Civil Eats is a sponsor of the Feet in 2 Worlds journalism workshop, Telling Immigrant Food Stories, taking place in San Francisco May 31-June 2. This article originally appeared in the Feet in 2 Worlds Magazine, and is reprinted with permission.
On some days, Afzal Choudhury wears a red apron over his button-down shirt and khakis. Other days, the owner of Bismillah Kabob dresses in clothes he wears to the mosque, a thobe that goes down to his ankles and a prayer hat called a tufi. Choudhury greets customers at his restaurant in a mixture of English and Bangla, his native language.
Choudhury began his journey to open the restaurant with one question: “What’s for lunch?”
At the time he was teaching children in the City of Warren how to read the Quran. There weren’t many options for halal food, which is prepared according to Muslim dietary laws.
“A lot of people told me they eat at McDonalds or Burger King because there was no halal food,” Choudhury says. “I shared this with my friends. Then we decided to make a halal restaurant in Warren.”
Choudhury and his partners started Bismillah Kabob in a half-empty strip mall. Initially, the restaurant struggled in a mostly white neighborhood. Today it’s a hub of the region’s growing Bangladeshi community. The strip mall is now home to other Bangladeshi-owned businesses including an accounting firm, an insurance agency and a grocery store. Across the street there is a pharmacy and a mosque.
“It’s something that we see with other ethnic communities,” says Saeed Khan.
Khan is a Lecturer of Near Eastern and Asian Studies at Wayne State University. He says the migration of Bangladeshis from Hamtramck and Detroit to the city’s northern suburbs is similar to that of Polish Americans decades earlier.
“For example, Hamtramck at one time being the epicenter of Polish American life, both in the Metro Detroit area and even nationally, they essentially began the trend of moving northward from Hamtramck into Macomb County, and into places like Warren, and into Sterling Heights, moving not just as communities but also businesses,” he says.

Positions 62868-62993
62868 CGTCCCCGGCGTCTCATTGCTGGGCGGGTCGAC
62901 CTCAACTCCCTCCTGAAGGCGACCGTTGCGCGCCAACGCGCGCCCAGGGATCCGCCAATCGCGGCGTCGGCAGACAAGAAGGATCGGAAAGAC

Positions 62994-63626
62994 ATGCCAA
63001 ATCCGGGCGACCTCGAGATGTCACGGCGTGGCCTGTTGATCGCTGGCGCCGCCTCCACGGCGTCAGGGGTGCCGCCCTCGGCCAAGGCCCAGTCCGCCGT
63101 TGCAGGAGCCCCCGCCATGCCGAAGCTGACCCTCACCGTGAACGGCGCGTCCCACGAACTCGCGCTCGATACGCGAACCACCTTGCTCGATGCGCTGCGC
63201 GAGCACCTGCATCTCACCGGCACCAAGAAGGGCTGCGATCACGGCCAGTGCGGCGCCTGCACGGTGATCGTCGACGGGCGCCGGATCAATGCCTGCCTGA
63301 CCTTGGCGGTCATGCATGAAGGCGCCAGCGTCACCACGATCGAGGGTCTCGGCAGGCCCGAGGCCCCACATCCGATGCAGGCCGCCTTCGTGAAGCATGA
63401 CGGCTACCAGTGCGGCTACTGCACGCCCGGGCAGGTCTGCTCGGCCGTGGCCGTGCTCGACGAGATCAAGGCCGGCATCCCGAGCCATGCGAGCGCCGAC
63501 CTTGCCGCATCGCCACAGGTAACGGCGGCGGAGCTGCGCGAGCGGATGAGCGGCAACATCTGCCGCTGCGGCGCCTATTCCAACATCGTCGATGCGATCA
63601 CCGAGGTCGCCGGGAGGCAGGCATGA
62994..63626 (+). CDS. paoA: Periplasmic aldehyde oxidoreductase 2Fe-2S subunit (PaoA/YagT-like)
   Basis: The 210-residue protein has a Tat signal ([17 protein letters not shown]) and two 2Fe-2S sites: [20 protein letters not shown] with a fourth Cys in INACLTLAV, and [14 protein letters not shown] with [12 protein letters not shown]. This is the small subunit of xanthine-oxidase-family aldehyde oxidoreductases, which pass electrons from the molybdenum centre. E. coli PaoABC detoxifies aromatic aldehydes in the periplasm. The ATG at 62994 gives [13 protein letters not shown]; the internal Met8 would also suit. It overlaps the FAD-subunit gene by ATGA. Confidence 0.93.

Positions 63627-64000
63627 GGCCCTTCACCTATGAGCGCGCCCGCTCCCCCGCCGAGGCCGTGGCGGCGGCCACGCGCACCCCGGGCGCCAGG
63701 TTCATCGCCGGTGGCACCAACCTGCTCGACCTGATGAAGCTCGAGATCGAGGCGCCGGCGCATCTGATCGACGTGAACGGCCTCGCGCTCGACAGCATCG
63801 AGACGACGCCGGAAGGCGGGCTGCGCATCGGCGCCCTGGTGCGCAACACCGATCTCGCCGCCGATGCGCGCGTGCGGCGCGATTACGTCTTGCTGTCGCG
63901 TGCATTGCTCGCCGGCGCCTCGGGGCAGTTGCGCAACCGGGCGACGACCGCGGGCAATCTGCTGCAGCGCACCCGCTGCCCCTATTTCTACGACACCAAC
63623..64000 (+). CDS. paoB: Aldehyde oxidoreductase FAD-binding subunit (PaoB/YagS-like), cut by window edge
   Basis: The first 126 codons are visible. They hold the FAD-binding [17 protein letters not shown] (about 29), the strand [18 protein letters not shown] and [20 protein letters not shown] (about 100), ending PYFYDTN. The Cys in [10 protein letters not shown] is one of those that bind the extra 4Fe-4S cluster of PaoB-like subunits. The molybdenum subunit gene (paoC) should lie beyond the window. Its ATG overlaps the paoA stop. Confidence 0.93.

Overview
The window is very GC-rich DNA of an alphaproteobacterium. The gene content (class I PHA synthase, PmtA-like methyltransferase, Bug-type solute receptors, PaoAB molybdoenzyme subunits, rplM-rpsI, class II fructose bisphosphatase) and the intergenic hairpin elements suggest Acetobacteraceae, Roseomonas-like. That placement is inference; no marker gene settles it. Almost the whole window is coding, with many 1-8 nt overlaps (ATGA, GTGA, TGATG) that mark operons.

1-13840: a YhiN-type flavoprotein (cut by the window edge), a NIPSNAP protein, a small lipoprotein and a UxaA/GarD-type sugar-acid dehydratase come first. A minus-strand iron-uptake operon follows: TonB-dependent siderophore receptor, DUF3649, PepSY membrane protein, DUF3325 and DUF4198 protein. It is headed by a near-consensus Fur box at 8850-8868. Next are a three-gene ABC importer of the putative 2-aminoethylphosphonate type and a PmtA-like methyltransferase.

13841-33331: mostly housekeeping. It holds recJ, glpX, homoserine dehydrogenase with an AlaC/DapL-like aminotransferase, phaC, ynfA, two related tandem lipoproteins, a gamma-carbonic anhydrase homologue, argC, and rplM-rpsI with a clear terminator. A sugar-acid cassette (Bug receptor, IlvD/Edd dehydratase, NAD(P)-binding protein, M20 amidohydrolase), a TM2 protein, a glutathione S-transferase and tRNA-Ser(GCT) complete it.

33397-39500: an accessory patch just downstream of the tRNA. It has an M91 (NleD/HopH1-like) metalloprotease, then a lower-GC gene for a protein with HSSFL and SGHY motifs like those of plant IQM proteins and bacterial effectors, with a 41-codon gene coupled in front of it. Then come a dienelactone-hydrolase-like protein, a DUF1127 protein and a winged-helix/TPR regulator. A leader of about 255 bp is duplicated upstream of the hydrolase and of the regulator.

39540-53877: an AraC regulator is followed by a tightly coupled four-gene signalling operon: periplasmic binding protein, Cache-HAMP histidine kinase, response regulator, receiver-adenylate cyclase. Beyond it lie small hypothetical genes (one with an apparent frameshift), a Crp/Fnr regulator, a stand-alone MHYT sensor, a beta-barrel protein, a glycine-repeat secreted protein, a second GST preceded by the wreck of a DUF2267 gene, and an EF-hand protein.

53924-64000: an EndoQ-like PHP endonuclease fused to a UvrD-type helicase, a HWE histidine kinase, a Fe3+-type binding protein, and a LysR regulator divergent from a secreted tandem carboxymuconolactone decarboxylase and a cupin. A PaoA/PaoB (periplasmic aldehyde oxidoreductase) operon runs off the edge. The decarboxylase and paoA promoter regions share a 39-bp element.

The restaurant’s front door opens and Tanvir Choudhury walks in. He is one of Bismillah’s oldest customers. He takes in the aroma of curries and butter chicken. Afzal Choudhury serves him a cup of steaming hot cup of Bangladeshi milk tea called dood saa.
“We come here like since its opening and the before they remodeled this place they used to have a small place,” Tanvir Choudhury says. “And the demand is growing up because we don’t have lot of Bengali restaurants around here.”
When Bismillah Kabob first opened, the restaurant mainly served halal burgers and fries. Slowly, samosas, biryani, and chicken tikka masala were introduced to their mostly non-Bangladeshi customers.
The menu still includes some American favorites. Aisha Zeben of Dearborn came to eat with a friend.
“Today we had the, oddly enough we had the chicken wings, which I know is not the like most desi thing to order at a restaurant but they were actually really good. I was pleased,” Zeben says.
Bismillah Kabob takes its name from a prayer said by Muslims before eating or doing any good deed. “Bismillah” literally means, “In the name of God.” For Muslims it’s an easy way to spot a halal restaurant. It’s a reference lost on most non-Muslims.